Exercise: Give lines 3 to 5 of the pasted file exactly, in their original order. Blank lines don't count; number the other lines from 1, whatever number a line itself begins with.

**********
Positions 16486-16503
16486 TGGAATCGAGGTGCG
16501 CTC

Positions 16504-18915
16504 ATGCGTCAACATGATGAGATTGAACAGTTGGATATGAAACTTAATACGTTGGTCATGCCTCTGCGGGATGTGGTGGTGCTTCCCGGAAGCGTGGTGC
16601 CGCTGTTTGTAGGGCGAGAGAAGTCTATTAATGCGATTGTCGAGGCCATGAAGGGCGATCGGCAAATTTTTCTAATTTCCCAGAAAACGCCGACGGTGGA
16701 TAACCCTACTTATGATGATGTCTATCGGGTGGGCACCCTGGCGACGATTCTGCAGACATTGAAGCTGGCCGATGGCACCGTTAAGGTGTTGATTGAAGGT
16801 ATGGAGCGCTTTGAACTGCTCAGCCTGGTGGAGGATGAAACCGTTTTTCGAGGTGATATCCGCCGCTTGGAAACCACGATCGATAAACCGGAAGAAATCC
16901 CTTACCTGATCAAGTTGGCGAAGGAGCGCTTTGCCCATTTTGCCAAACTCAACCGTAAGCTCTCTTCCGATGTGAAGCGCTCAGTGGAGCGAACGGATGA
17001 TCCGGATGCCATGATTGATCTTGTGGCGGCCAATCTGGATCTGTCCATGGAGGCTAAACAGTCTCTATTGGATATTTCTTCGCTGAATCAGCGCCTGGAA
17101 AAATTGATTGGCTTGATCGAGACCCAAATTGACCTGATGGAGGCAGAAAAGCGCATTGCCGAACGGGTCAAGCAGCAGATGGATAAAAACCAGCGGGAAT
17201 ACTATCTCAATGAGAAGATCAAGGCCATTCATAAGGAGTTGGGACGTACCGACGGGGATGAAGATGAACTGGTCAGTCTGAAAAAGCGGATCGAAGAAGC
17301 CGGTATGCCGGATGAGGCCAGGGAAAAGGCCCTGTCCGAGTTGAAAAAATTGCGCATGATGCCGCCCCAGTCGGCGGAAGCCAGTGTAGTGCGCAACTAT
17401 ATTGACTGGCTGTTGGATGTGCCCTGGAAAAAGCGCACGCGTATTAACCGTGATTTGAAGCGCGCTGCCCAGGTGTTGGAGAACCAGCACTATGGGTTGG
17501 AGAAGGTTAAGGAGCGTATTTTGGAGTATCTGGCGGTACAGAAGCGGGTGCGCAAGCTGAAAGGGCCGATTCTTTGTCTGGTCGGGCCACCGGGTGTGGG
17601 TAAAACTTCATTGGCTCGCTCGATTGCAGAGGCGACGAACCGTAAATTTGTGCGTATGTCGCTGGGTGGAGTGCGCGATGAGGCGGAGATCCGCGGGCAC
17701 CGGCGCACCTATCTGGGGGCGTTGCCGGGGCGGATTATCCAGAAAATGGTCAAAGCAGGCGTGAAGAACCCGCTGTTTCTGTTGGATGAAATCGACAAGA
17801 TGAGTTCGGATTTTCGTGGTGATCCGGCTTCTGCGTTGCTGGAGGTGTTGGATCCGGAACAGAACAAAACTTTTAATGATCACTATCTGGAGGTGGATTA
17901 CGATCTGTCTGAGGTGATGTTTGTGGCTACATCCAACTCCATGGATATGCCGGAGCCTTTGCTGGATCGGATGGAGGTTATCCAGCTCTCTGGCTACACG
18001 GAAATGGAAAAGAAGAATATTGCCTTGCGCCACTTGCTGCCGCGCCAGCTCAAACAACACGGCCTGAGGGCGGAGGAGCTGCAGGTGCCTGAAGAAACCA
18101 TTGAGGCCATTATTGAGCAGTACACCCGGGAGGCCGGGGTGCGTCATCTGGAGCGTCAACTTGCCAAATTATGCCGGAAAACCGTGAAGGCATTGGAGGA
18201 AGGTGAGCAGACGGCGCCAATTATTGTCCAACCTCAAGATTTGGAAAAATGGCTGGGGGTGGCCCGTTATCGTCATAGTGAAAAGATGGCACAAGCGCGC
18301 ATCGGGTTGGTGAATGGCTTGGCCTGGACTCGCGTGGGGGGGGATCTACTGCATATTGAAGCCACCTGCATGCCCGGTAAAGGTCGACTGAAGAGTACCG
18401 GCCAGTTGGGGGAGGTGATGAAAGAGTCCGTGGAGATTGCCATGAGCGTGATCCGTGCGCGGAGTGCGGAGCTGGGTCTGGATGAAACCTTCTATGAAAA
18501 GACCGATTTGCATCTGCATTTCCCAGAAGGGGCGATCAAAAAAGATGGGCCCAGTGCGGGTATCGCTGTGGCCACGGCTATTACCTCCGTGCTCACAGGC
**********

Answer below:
16501 CTC

Positions 16504-18915
16504 ATGCGTCAACATGATGAGATTGAACAGTTGGATATGAAACTTAATACGTTGGTCATGCCTCTGCGGGATGTGGTGGTGCTTCCCGGAAGCGTGGTGC